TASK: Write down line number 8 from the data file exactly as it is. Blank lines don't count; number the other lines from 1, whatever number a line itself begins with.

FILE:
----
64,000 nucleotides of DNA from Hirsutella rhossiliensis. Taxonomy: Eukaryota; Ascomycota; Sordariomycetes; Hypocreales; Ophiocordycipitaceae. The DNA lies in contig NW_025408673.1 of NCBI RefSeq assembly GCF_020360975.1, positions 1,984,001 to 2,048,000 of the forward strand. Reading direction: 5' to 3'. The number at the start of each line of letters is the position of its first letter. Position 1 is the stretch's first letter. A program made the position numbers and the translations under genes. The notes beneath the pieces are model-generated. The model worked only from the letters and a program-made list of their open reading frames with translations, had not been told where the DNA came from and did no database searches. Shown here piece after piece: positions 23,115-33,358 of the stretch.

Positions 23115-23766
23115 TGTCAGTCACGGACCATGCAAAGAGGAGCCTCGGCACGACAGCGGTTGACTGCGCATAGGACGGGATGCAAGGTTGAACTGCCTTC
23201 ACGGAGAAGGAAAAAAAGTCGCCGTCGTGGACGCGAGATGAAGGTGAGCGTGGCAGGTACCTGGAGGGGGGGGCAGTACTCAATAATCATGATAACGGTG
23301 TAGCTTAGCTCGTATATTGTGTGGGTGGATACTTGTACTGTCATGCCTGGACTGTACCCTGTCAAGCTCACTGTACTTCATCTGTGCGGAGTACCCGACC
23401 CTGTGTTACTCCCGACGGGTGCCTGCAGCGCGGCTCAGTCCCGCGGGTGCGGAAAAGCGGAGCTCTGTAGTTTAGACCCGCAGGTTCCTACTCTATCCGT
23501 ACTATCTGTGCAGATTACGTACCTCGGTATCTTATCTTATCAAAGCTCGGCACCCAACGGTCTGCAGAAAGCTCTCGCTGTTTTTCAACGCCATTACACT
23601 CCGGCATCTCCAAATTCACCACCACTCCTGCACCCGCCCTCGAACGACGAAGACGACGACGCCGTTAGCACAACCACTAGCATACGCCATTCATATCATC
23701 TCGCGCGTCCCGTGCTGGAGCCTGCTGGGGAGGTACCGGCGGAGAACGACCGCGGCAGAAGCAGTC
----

23601 CCGGCATCTCCAAATTCACCACCACTCCTGCACCCGCCCTCGAACGACGAAGACGACGACGCCGTTAGCACAACCACTAGCATACGCCATTCATATCATC